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Lee Ann Womack: Keeping it Real

Dec 6, 2017

Lee Ann Womack had to get out of Nashville to make what she calls a real country music record. Specifically, she had to get about 800 miles away. For her eighth — and maybe her best — album, The Lonely, the Lonesome & the Gone, Womack trekked down to Houston, Texas, and set up camp at the historic SugarHill Studio, which has hosted famed sessions by some of her musical heroes: Lightnin’ Hopkins, the Sir Douglas Quintet, George Jones, and many others. Nashville has plenty of similarly legendary rooms, of course, but Womack needed to get away from the grinding gears of the country music machine — what she derides as “McRecords.”

“It’s like a factory,” she says. “What was great about being down there in Texas is that you’re in a studio where people go to work everyday and you have all kinds of music being recorded there. Nobody’s going in thinking, ‘We’ve got to lay down a three-minute uptempo love song for radio.’ They’re not thinking about how we’re going to make the most money out of three minutes of music. All they’re thinking about is going in and making great music.”

Womack is one of the few artists who can drop a phrase like “real country music” into conversation without sounding defensive, dismissive, or derisive — in other words, without buying into received notions of authenticity. Her definition of “real” is deeply personal and based on the country music that was popular 40 or 50 or even 60 years ago, but Lonely proves that even old tunes and old sounds can speak to this modern moment. Rather than restrictive, the term becomes freeing: These new songs range from the stately countrypolitan of “Hollywood” to the gritty blues of “All the Trouble,” from the beautiful reimagining of the 1959 Lefty Frizzell “Long Black Veil” to the remarkable insights of the title track, a country song about country songs.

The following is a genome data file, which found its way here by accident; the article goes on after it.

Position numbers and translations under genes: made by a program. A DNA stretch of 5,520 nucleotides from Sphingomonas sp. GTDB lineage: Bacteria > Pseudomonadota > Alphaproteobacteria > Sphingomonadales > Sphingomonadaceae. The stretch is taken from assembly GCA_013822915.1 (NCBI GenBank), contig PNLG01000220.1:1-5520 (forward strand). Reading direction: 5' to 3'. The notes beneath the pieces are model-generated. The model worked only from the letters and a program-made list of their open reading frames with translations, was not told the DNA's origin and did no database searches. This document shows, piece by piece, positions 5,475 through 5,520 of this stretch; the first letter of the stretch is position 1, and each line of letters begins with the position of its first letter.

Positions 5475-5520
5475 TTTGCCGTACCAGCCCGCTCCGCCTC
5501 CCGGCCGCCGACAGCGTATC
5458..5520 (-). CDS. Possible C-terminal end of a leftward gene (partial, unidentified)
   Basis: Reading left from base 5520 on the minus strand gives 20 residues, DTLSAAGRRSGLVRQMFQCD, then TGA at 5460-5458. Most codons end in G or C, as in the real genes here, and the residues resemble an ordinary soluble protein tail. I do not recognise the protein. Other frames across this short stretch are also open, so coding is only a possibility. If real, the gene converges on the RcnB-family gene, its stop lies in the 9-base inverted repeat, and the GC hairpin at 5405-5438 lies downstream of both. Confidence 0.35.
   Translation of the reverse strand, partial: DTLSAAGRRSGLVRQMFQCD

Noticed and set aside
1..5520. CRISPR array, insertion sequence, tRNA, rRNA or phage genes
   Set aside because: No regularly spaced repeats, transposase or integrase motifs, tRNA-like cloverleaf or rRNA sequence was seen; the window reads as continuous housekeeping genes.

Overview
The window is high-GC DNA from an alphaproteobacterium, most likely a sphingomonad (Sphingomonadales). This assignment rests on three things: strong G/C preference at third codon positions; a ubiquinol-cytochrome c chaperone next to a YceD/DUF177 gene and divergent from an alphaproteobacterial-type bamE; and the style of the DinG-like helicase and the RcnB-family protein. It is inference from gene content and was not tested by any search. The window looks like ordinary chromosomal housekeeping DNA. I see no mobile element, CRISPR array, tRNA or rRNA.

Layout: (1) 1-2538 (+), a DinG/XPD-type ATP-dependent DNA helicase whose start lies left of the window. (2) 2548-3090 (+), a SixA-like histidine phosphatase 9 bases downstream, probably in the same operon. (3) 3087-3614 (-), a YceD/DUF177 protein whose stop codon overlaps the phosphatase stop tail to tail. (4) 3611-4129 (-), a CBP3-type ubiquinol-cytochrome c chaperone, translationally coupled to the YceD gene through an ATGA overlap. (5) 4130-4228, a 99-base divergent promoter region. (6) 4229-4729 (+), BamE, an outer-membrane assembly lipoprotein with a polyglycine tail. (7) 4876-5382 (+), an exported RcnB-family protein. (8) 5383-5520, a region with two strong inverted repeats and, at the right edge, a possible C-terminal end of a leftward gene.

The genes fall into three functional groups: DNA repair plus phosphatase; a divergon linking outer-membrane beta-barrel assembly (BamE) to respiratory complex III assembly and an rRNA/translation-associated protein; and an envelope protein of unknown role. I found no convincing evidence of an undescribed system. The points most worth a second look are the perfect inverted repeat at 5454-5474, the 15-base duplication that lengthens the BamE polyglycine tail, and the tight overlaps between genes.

Recording in Houston actually brought her closer to some of her Nashville heroes. Womack grew up in a small town called Jacksonville, Texas, about three hours due north of Houston. Her father was a country radio DJ, a profession that provided his daughter with a deep grounding in the music’s history. As a child, she loved Bob Wills & His Texas Playboys. “I thought he was funny. The music was upbeat and bouncy, which any kid would like, and then you’ve got this guy talking all over the tracks: [Imitating Wills’ falsetto] ‘Shoot low, sheriff! I think he’s riding a Shetland!’” She might have been laughing at the bandleader’s antics, but she was subconsciously absorbing the complex horns and fiddles. “It becomes part of the fabric of your musical DNA.”

As she grew up, Womack raided her parents’ record collection, which was full of albums by Ray Price, George Jones, Porter Waggoner, Dolly Parton, and, of course, Willie Nelson. “Twin fiddles and steel guitar and story songs — these were the things that I thought were country music, and I thought my idea of country music was everybody’s idea of country music.” Ironically, being in Nashville only distanced Womack from her first loves. “Growing up in East Texas, I was full of dreams and hope. Then I moved to Nashville and, after 20 years, you get kind of jaded. Things change,” she says. “Every time I go back home, I have a spark of that feeling I had growing up. I wanted that again. I haven’t made a record in that frame of mind in so long. I just wanted to be surrounded again by the things that shaped me growing up.”

All of those old sounds inform the new record, which was produced by her husband, Frank Liddell, and finds Womack moving even further away from the country mainstream. Disregarding the need for radio airplay and signing with ATO Records [home to the Drive-By Truckers and Hurray for the Riff Raff] suggests she is cementing her place within the Americana market, adopting a rootsier sound for a very different kind of audience. As she recounts her career, however, Womack insists she has always gravitated toward this kind of music, even when she was just starting out. “When I walked into the offices of Decca Records to audition, I walked in with just an upright bass, myself, and an acoustic guitar. We played as a trio, right there in the office,” she recounts. “And that’s exactly who I was. My first record had a song on it called ‘Never Again, Again,’ and that was stone-cold country. Even in 1997, I felt like I needed to remind people of what country music really was.”